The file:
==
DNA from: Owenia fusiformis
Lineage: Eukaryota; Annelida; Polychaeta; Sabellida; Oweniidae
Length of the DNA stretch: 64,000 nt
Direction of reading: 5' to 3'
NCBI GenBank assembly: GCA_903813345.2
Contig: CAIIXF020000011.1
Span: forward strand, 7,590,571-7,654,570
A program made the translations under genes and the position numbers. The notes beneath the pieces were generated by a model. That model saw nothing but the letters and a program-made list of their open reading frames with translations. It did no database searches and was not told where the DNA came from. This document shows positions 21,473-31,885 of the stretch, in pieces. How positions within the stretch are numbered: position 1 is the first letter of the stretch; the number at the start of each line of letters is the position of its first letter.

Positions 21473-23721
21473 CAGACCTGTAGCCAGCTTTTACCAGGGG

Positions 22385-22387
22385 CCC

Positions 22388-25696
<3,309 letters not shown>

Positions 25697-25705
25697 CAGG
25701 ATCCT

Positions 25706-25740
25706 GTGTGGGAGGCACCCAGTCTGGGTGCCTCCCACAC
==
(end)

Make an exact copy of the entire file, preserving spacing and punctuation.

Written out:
DNA from: Owenia fusiformis
Lineage: Eukaryota; Annelida; Polychaeta; Sabellida; Oweniidae
Length of the DNA stretch: 64,000 nt
Direction of reading: 5' to 3'
NCBI GenBank assembly: GCA_903813345.2
Contig: CAIIXF020000011.1
Span: forward strand, 7,590,571-7,654,570
A program made the translations under genes and the position numbers. The notes beneath the pieces were generated by a model. That model saw nothing but the letters and a program-made list of their open reading frames with translations. It did no database searches and was not told where the DNA came from. This document shows positions 21,473-31,885 of the stretch, in pieces. How positions within the stretch are numbered: position 1 is the first letter of the stretch; the number at the start of each line of letters is the position of its first letter.

Positions 21473-23721
21473 CAGACCTGTAGCCAGCTTTTACCAGGGG

Positions 22385-22387
22385 CCC

Positions 22388-25696
<3,309 letters not shown>

Positions 25697-25705
25697 CAGG
25701 ATCCT

Positions 25706-25740
25706 GTGTGGGAGGCACCCAGTCTGGGTGCCTCCCACAC